Articles by Leslie Hardinge
IN SPITE of what God has done through Christ, the Incarnate Word, men still assume to criticize His teachings and actions. This is always blasphemous. Ellen White stated more than once that she considered it an unwise as well as a dangerous practice to criticize the Scriptures, God's Inspired Word. Her meaning is subject to little debate. . .
Our monthly music of the message column.
By means of an open house, held on May 1, the newly provided evangelism laboratory of Union College was initiated and off to a good start. Members of the faculty, workers from the Central Union, the Nebraska Conference, and the General Conference, as well as the student body, dropped in to look over the renovated rooms, now beautifully decorated and partially paneled in wood—from the modern platform to the MuNUM, Multigraph, and duplicating machines for Printing bulletins, sermons, advertising cards, and booklets. The displays were artistically arranged, and drew highly favorable comments. Auspicious days lie ahead.
AMONG Adventist teachers and preachers eager discussion is going on at the present time on the nature of inspiration. This makes the need for a careful and continuing study of this topic most important. . .
ONLY the chain of inspired Biblical truth can give the links forming a comprehensive picture of what God's message actually is. Ellen G. White was aware of the attitude taken by a certain class of textual critics. While the possibility of error always exists in everything human, the Bible is more than human. . .
IN ALL the processes of God's kingdom force is never employed. The will is free to accept the divine mandate. In inspiration there is no compulsion to form this union of the divine and human. The inspired writers were still free to express themselves in their own vocabulary and idiom. . .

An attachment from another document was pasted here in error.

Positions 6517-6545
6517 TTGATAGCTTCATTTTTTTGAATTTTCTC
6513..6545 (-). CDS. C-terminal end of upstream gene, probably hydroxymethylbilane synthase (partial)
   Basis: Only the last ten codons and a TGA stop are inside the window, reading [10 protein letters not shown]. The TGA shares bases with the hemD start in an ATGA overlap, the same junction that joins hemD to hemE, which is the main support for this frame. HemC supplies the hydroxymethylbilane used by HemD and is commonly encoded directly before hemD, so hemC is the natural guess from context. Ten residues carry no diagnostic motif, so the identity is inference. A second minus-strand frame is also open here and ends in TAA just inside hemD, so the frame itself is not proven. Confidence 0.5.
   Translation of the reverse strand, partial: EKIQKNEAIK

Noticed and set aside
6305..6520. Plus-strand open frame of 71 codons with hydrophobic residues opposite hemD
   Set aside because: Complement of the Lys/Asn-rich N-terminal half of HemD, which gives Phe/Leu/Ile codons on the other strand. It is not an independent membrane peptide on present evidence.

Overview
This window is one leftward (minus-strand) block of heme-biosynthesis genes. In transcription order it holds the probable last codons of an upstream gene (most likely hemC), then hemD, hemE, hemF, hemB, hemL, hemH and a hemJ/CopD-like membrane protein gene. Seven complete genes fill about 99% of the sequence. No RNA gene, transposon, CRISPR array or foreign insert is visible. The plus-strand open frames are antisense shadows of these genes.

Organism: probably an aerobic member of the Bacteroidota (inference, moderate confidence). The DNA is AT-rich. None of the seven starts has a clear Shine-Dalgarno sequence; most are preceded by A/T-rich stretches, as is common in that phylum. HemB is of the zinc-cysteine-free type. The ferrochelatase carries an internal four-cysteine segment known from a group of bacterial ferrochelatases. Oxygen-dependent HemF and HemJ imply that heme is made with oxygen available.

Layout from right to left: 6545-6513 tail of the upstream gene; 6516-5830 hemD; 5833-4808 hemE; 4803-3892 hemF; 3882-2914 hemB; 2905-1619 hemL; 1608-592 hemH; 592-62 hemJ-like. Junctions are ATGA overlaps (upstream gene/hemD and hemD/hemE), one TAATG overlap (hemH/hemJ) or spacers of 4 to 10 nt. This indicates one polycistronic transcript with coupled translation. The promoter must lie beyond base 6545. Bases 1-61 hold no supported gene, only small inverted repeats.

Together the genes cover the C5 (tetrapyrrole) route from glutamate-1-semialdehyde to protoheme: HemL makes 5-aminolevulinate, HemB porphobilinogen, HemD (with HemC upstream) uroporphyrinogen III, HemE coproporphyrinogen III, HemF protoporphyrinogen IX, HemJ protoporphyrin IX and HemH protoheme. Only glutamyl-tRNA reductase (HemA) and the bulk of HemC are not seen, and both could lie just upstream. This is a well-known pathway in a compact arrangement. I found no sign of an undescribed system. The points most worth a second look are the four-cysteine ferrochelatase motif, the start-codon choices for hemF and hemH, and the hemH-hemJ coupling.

The monthly shepherdess article looks at telephone evangelism.
* The first of a series of four articles. Before anything else, before she is her husband's companion, her children's mother, her church's helper, the world's missionary, the minister's wife is a child and servant of God, answer able to Him for her words and actions, dependent on Him for righteousness and grace.
Before the minister's wife is anything else—before she is her husband's companion, her children's mother, her church's helper, the world's missionary—she is a child and servant of God, answerable to Him for her words and actions, dependent on Him for righteousness and grace.
The second in a series of four articles. "I believe that the woman who accepts the inevitable fact that the minister's home is not going to have the privacy of other homes is the happy woman."
How can we best help the ones we promised to love and cherish?
The fourth and concluding article of this series.
Did Paul go to Athens by land or by sea?